The NRO’s immediate casualty was Benazir Bhutto, the key player in the deal. She was assassinated in December 2007 in Rawalpindi under most tragic circumstances. The other main casualty were the people of Pakistan, who after Benazir Bhutto’s tragic and never-to-be investigated murder were subjected to a long spell of loot and plunder by the NRO-based government. The people have still not recovered from that legacy of disaster and hardship.
Musharraf’s back-channel on Kashmir was also no less than a disaster. After his October 1999 military coup, in order to remain relevant to Washington’s post-9/11 agenda, he made a u-turn in his India policy and abandoned Pakistan’s principled stand on Kashmir. His out-of-the-box Kashmir solution was nothing, but legitimisation of the ‘status quo’ that in itself is the problem, not a solution.
Earlier in the aftermath of 9/11 tragedy, while the US was launching its anger-driven military campaign in Afghanistan, India tried to take advantage of the global anti-terror sentiment. After staging two successive attacks, first on the Kashmir State Assembly building on October 1, 2001, and the second on India’s Parliament building in New Delhi on December 13, 2001, in a blatant show of brinkmanship, it moved all its armed forces to Pakistan's borders as well as along the Line of Control in Kashmir. Pakistan was blamed for both the incidents without any investigations or a shred of evidence. South Asia was dragged into a confrontational mode. Intense pressure from major powers averted what could have been a catastrophic clash between the two nuclear-capable states.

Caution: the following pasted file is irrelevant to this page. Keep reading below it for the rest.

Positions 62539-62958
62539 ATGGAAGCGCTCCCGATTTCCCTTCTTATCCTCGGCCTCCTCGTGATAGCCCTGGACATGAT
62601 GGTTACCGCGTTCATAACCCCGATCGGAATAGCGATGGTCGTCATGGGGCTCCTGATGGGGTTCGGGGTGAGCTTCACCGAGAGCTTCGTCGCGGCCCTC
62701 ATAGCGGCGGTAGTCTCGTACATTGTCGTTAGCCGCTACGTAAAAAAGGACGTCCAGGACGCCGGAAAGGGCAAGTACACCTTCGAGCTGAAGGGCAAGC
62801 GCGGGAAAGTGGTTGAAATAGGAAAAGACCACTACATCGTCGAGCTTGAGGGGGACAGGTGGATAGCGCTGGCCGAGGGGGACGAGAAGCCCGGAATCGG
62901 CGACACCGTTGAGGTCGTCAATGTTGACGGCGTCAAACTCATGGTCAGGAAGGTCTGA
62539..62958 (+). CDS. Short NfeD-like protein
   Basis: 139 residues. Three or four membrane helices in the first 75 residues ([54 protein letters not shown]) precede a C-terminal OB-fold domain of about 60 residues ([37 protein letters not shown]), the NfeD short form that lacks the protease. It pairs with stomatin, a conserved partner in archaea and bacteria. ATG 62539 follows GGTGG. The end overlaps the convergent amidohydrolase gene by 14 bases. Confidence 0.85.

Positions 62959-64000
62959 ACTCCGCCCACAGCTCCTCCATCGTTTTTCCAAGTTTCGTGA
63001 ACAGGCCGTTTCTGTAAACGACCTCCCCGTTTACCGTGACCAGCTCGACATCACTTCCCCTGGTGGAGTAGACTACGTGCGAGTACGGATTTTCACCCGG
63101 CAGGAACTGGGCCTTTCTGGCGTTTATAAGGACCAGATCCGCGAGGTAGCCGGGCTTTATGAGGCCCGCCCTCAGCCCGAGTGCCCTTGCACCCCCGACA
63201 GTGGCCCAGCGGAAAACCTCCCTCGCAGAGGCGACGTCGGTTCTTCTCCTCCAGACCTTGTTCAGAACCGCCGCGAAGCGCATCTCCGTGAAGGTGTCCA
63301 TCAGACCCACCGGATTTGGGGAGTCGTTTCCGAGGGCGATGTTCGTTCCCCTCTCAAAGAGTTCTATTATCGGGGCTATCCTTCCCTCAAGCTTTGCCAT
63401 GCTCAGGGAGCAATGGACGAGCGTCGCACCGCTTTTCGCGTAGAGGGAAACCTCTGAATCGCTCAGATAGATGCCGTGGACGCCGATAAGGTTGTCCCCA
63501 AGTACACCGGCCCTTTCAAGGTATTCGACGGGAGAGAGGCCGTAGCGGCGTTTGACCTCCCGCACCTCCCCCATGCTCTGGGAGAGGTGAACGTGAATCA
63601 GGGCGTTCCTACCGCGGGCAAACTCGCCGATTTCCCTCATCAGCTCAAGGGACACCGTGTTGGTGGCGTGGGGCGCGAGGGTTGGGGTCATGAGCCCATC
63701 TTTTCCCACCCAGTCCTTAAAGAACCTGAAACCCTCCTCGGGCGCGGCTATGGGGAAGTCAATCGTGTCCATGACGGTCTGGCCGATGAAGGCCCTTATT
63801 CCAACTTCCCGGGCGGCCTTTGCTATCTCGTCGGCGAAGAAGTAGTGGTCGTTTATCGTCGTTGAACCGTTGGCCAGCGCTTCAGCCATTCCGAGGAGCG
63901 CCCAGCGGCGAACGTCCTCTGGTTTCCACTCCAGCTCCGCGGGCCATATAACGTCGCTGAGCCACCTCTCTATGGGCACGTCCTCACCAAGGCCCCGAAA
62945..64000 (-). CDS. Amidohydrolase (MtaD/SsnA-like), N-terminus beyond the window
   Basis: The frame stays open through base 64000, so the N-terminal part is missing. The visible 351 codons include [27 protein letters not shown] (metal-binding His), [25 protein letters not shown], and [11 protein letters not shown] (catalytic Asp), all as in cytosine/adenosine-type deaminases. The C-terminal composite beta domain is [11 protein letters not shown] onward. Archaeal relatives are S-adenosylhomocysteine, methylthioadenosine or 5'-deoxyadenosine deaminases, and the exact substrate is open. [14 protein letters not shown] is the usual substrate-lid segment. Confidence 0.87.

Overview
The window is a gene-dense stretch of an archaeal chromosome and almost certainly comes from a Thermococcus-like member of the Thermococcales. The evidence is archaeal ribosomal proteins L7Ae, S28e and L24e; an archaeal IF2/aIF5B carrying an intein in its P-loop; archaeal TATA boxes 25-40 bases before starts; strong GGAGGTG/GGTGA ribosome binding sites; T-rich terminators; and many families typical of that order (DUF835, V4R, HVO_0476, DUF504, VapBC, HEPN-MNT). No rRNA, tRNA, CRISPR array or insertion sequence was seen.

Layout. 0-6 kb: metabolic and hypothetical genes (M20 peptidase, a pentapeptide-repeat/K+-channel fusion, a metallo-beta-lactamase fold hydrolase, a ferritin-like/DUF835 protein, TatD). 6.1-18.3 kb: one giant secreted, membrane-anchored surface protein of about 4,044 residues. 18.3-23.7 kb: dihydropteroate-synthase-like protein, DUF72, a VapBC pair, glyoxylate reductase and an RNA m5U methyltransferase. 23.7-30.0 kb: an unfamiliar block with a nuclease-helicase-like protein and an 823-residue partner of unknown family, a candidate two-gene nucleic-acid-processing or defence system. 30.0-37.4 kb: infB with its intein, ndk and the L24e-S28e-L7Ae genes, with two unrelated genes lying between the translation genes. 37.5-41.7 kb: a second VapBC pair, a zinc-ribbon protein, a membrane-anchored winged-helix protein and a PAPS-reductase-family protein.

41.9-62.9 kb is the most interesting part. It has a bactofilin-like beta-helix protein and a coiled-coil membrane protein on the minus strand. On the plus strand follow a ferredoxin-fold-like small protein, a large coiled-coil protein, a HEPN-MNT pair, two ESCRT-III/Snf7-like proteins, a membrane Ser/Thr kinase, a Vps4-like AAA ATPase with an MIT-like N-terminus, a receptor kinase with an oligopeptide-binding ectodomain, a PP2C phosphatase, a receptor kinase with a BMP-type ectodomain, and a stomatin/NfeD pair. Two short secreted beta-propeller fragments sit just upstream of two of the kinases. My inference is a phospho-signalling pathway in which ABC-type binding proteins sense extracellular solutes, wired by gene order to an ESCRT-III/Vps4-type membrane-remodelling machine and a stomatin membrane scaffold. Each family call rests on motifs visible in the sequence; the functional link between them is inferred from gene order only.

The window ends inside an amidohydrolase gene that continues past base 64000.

Since then, the India-Pakistan peace process has remained hostage to India’s opportunistic mindset and the vagaries of the region’s geopolitics. As part of its sinister campaign, India has been implicating Pakistan in every act of terrorism on its soil and has kept the dialogue process hostage to its policy of redefining the India-Pakistan issues. It blamed Pakistan for successive attacks on a train in Mumbai in July 2006, Samjhota Express in February 2007, Indian Embassy in Kabul in July 2008, and finally the Mumbai attacks on November 26, 2008, which like the earlier ones are also now alleged to have been staged with ulterior motives.